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Prevention vs Detect & Response: It’s time to Converge

Over the years, the cybersecurity industry has proven and is proving itself to be poor-performing at the prevention or pre-execution phase of the malware. According to Cylance’s Regional Director, Ang Ban Leong, the cybersecurity industry is also beginning to place its bets on ‘detect and respond’ methods when it comes to approaching security.

But, detect and respond methods tend to kick in during the post-execution phase of the malware, when the bad virus has already infiltrated an organisation’s networks.

Ang pointed out, “By the time you’ve detected (the malware) and responded, it may be too late!

“Once your machines are compromised, everything looks normal and you won’t be able to tell you have been breached. So, what’s your strategy?”

Another trend he noted, is that organisations may opt to spend more dollars on prevention technologies, with less on detection and response solutions, or they may have a strategy which is vice versa. Interestingly, research firm Gartner has predicted that endpoint protection platforms (EPP) and endpoint detect and respond (EDR) solutions will merge.

Whether this happens or not, Ang observes that the cybersecurity industry is actually adding more layers of defense solutions, because the antivirus layer was broken and ineffective.  It’s pertinent to note that antivirus was built for a time when malware wasn’t coming out hard and fast like they are today.

Needless to say, layers upon layers of defense not only complicates defense strategies with too many solutions, it takes focus away from the assets that need to be protected.

T-minus, please

The approach Cylance takes is not to add more layers, but to relook the antivirus layer in a modern context and address its shortcomings in today’s era.

Ang pointed out, “When a malware is discovered, a human has to look at the file, decide how to uniquely define this file (using signatures), then they have to release it to an antivirus engine, after which the customer still has to test it in the lab and deploy it… deployment also has to be fast enough or they risk audit issues.”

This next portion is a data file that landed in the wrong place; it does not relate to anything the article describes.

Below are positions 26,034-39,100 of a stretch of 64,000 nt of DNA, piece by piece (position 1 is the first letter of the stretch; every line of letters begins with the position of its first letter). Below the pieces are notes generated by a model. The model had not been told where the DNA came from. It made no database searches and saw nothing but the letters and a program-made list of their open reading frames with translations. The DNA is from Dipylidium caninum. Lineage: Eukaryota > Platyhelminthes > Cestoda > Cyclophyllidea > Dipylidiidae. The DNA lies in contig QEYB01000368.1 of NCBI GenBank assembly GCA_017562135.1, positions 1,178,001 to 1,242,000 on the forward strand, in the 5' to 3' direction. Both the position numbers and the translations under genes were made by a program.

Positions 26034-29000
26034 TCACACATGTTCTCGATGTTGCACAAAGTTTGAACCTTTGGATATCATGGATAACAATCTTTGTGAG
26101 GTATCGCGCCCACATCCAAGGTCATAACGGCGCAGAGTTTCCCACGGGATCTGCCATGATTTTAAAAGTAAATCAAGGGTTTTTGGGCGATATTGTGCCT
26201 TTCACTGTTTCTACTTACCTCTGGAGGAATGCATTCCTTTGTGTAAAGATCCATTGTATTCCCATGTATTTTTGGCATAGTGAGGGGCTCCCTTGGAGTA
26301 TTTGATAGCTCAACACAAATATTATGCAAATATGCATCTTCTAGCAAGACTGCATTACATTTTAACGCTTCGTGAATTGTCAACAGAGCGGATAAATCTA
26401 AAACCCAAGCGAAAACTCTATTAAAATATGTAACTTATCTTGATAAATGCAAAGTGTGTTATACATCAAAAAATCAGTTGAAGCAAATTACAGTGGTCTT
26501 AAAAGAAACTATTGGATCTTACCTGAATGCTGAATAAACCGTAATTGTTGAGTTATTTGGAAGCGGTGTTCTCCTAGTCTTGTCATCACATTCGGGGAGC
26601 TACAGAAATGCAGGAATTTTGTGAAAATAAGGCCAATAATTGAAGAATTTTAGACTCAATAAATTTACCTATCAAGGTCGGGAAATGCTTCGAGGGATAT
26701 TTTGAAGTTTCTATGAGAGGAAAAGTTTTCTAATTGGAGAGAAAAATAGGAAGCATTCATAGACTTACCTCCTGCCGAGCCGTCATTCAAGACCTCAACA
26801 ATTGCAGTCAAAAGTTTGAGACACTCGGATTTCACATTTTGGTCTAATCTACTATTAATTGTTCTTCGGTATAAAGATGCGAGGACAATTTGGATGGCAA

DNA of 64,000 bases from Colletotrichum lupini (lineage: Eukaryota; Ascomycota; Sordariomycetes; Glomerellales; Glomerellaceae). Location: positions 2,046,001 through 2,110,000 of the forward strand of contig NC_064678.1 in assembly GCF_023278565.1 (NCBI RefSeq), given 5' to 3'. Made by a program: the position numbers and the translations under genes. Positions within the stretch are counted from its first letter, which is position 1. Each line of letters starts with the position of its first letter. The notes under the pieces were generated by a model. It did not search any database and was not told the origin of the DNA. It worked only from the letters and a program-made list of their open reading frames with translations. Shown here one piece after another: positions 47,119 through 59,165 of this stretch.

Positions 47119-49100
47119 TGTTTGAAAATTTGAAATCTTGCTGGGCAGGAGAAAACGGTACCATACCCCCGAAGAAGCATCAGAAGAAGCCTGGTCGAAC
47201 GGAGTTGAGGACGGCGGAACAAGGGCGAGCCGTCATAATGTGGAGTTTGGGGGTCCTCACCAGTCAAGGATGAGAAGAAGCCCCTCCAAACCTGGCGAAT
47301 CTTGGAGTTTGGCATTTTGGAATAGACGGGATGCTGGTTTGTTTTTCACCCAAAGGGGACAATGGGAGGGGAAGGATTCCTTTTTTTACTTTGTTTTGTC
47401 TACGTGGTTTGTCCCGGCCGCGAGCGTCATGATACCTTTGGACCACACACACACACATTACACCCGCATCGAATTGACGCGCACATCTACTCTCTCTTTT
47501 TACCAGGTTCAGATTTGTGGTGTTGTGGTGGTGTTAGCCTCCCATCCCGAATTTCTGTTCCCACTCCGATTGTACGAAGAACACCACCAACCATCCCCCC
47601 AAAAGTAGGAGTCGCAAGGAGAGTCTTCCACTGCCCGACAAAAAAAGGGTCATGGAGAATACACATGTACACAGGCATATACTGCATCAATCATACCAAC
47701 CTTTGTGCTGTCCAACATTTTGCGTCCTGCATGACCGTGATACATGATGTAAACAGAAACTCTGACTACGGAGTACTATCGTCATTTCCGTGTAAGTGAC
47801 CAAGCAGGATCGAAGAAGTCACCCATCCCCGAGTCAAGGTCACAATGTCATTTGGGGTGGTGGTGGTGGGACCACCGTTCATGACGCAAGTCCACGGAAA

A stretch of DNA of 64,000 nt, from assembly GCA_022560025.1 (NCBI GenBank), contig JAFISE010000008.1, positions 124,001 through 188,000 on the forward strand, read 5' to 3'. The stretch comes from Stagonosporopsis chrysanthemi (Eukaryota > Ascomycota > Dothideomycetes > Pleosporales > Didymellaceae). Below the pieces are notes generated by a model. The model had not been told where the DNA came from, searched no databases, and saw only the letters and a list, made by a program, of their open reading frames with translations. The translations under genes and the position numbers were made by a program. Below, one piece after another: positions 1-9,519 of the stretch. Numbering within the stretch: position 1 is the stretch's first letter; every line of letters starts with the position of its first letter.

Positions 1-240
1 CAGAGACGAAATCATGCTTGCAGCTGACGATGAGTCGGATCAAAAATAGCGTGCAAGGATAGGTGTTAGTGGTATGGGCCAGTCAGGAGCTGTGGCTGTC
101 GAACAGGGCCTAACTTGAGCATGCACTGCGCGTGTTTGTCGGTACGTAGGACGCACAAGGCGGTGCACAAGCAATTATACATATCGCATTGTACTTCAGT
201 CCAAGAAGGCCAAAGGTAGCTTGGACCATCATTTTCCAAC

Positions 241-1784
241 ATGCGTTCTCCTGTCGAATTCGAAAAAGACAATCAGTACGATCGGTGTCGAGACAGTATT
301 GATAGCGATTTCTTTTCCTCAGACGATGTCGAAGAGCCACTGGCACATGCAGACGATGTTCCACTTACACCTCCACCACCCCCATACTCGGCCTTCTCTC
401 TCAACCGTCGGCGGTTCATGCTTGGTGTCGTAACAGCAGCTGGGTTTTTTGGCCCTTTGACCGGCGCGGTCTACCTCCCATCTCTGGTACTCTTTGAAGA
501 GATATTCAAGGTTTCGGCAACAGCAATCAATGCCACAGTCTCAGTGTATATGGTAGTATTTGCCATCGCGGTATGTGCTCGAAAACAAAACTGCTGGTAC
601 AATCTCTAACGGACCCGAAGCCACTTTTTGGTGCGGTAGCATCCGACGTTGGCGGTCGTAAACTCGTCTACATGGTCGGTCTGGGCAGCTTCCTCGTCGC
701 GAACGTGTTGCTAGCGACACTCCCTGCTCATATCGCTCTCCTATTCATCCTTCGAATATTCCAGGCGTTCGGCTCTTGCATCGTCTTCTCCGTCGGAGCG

With this tedious and time-consuming process in mind, Cylance identified two important things that it wants to do. Ang explained, “We don’t want humans to do it, because it creates a T-plus situation. We want to bring malware prevention time to T-minus, instead.”

That means recognising and detecting malware before they are even released.

We need artificial intelligence (AI)

Using AI, Cylance is able to stop the malware before it exists. Ang explained, “Cylance uses its malware machine learning model built in November 2015, and still we were able to block the Wannacry ransomware which wasn’t even created yet till months later. Our machine learning model to block Wannacry was created 20 months before.”

According to him also, SE Labs has discovered Cylance’s AI engine to be 25 months ahead of malware, on average, a capability that is deployed to over 14 million endpoints globally, today.

Cylance’s capabilities

What does this Cylance capability or its malware machine learning model look like to its users? It translates into some pretty powerful prediction capability which is put to good use hunting threats.

Ang explained that it looks for things that haven’t run yet in the customer environment. For example, before a payload execution, before command and control connections are established, or before exfiltration. It looks for compromised credentials, for example log ins on machines that are not in the same physical location at the same time.

“Machine learning can look for these things and pop it up for me,” Ang said, adding also that Cylance agents are small enough and can be found embedded in medical devices, effectively bringing Cylance protection technologies into the realm of Internet of Things.


“Customers should give themselves a predictive layer to help them predict malware, instead of being reactive to it,” Ang opined.

When spending strategies come to mind, he also opined that prevention/protection can exist with detect and respond methods. “You can’t just focus on endpoint detect and response (EDR) without a good prevention strategy.”

“If your prevention layer is weak, you just spend too much time on alerts and waste time because you will be faced with a very noisy detection and response environment that your staff has to respond to,” Ang said.

This can be avoided with strong prevention capabilities like Cylance’s.